AbstractBackground and aims:
Screening colonoscopy is thought to be a powerful and cost-effective tool to reduce colorectal cancer incidence and mortality. Whether and when colonoscopy with negative findings has to be repeated is not well defined. The aim of this study was to assess the long term risk of clinically manifest colorectal cancer among subjects with negative findings at colonoscopy.Patients:
380 cases and 485 controls participating in a population based case-control study in Germany.Methods:
Detailed history and results of previous colonoscopies were obtained by interview and from medical records. Adjusted relative risks of colorectal cancer among subjects with a previous negative colonoscopy compared with those without previous colonoscopy were estimated according to time since colonoscopy.Results:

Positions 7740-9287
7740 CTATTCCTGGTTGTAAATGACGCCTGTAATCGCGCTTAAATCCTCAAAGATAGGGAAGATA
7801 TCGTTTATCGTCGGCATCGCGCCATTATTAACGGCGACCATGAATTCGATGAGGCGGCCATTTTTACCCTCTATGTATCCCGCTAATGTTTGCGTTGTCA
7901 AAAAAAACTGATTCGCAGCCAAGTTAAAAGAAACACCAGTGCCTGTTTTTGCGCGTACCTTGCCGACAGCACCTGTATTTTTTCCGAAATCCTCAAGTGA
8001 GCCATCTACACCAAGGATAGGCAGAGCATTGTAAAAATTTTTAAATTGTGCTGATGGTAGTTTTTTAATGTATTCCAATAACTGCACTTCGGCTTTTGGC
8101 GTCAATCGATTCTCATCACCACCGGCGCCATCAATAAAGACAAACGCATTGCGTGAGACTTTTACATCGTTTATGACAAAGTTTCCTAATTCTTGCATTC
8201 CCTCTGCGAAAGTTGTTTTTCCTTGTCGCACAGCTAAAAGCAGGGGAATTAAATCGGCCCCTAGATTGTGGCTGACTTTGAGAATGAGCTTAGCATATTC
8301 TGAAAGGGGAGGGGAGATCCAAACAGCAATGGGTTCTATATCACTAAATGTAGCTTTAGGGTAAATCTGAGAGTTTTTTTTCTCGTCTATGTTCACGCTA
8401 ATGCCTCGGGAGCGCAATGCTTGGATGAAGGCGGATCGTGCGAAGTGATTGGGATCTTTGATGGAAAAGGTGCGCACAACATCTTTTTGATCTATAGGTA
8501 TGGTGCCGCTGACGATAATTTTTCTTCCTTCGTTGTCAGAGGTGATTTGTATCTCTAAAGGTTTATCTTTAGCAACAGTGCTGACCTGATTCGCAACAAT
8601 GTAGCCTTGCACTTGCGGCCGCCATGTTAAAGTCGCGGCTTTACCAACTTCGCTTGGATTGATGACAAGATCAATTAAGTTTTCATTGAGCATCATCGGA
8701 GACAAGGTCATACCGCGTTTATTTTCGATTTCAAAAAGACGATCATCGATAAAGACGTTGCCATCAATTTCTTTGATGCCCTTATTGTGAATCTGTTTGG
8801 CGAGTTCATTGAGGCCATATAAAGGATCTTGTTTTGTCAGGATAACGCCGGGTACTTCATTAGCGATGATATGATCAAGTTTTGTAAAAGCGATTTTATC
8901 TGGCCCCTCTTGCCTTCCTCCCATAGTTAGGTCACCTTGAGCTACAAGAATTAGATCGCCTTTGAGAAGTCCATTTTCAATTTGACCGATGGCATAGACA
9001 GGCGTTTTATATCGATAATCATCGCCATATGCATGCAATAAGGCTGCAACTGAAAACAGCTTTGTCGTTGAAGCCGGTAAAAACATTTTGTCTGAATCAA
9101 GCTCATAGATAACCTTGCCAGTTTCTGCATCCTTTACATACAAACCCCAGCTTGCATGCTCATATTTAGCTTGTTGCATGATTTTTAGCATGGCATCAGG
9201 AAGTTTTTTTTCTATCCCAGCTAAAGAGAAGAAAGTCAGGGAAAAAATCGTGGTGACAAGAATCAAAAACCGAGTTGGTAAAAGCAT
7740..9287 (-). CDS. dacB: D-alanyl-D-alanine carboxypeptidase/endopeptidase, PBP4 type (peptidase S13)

Subjects with previous negative colonoscopy had a 74% lower risk of colorectal cancer than those without previous colonoscopy (adjusted odds ratio (aOR) = 0.26 (95% confidence interval, 0.16 to 0.40)). This low risk was seen even if the colonoscopy had been done up to 20 or more years previously. Particularly low risks were seen for sigma cancer (aOR = 0.13 (0.04 to 0.43)) and for rectal cancer (aOR = 0.19 (0.09 to 0.39)), and after a negative screening colonoscopy at ages 55 to 64 (aOR = 0.17 (0.08 to 0.39)) and older (aOR = 0.21 (0.10 to 0.41)).Conclusions:
Subjects with negative findings at colonoscopy are at very low risk of colorectal cancer and might not need to undergo repeat colonoscopy for 20 years or more, if at all. The possibility of extending screening intervals to 20 years or more might reduce complications and increase the feasibility and cost-effectiveness of colonoscopy based screening programmes.